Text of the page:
The overdraft of the Borrego Valley aquifer was and is caused by those who mine the aquifer for crass commercial and financial gain. The solution to the overdraft is made difficult or impossible, however, not so much by these extractive enterprises themselves, but a stubborn inertia that permeates and debilitates the broader community.
Awhile back Richard Louv had a column in the San Diego Union Tribune entitled "San Diego's bad case of 'presentatism'" He credits Steve Erie, a UCSD Political Scientist and Director of the university's Program in Urban Studies and Planning with coining the term. In Prof. Erie's expert opinion, "Either San Diego gets its act together and starts thinking more seriously about the future, or the region will suffer long-term decay."
San Diegan's self-destructive attitudes, as described in Louv's column, are:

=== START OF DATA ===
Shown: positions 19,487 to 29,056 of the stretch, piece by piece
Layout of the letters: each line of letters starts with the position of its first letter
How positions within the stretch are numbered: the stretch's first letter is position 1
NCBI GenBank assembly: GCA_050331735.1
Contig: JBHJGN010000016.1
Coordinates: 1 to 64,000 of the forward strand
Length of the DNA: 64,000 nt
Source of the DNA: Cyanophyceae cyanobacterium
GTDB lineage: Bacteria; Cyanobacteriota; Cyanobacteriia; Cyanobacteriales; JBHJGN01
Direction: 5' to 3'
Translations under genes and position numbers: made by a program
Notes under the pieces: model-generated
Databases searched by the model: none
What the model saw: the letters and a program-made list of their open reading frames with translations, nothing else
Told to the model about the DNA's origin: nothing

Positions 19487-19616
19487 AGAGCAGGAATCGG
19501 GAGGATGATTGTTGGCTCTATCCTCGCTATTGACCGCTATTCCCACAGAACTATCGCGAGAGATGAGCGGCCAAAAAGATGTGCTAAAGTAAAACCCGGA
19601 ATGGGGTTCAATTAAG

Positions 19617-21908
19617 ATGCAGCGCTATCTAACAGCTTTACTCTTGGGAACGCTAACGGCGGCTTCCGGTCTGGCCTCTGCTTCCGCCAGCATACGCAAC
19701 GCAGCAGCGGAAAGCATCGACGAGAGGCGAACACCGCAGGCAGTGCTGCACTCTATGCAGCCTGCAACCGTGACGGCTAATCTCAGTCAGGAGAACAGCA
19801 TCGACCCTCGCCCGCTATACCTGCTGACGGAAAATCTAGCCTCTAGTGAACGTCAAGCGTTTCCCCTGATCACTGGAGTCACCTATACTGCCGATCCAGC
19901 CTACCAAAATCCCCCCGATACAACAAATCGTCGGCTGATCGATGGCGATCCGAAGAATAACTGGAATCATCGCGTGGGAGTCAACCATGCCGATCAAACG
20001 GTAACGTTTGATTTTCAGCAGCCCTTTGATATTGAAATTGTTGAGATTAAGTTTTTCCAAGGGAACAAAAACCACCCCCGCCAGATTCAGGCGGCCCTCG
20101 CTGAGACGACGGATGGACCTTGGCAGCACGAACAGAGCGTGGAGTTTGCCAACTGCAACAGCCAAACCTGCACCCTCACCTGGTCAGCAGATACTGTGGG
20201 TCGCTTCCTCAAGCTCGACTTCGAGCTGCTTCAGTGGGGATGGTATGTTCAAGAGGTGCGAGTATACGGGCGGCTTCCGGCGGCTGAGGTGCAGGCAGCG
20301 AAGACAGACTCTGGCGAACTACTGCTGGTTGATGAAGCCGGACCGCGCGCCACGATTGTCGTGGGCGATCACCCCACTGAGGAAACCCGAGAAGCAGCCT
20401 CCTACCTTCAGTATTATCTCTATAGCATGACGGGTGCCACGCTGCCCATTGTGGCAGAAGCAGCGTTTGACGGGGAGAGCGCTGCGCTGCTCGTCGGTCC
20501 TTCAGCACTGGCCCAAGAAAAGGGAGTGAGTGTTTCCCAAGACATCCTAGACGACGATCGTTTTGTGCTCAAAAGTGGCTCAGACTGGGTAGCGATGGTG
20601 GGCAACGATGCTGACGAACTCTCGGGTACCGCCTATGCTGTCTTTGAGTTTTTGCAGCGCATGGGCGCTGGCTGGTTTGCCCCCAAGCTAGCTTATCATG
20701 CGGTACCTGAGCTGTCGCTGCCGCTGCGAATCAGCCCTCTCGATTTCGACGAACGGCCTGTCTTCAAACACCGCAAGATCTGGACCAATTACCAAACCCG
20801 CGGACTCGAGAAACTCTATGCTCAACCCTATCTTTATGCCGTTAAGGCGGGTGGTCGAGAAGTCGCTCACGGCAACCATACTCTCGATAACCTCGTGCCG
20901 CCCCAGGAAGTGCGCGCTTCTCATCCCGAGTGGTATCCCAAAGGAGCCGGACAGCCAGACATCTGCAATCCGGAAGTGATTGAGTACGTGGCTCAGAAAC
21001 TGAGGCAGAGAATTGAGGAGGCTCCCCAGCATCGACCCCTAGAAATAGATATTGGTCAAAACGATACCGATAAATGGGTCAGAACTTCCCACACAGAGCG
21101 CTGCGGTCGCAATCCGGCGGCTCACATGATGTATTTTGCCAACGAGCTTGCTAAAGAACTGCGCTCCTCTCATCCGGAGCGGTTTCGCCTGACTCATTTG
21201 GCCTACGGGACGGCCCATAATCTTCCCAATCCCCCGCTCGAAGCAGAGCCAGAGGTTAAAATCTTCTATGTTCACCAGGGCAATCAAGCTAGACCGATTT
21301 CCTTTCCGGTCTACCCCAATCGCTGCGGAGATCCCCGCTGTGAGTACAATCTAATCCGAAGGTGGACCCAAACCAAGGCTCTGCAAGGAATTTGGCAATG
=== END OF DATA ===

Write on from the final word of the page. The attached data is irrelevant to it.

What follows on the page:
San Diego, however, has nothing on Borrego where there exists an especially pernicious form of presentism coupled with a looming water crisis. The catastrophic consequences of this combination are utterly predictable and bearing down at an alarming rate. Borrego gives a whole new and frightening meaning to the concept "of presentism and is a poster child for the old adage that: "All that is necessary for evil to triumph is for good people to do nothing."
Borregans are masters of doing nothing. Here, in the Valley of the Living Dead, presentism is extreme in part because Borrego's population is largely elderly. Their concern for the future seems to be strictly limited by actuarial tables. Far too many, it seems, are simply waiting to die, and do not wish to be distracted from their death watch by concerns for a future they will not inhabit.
As long as there is sufficient water to keep the fairways green, their swimming pools full, and ice in their highballs (not necessarily in that order), they refuse even to acknowledge the obvious groundwater problem. Never mind that the aquifer is being overdrawn by four or five times the recharge rate each year and the water table has been steadily falling more than two feet per year for over a quarter century. Pretty scary.
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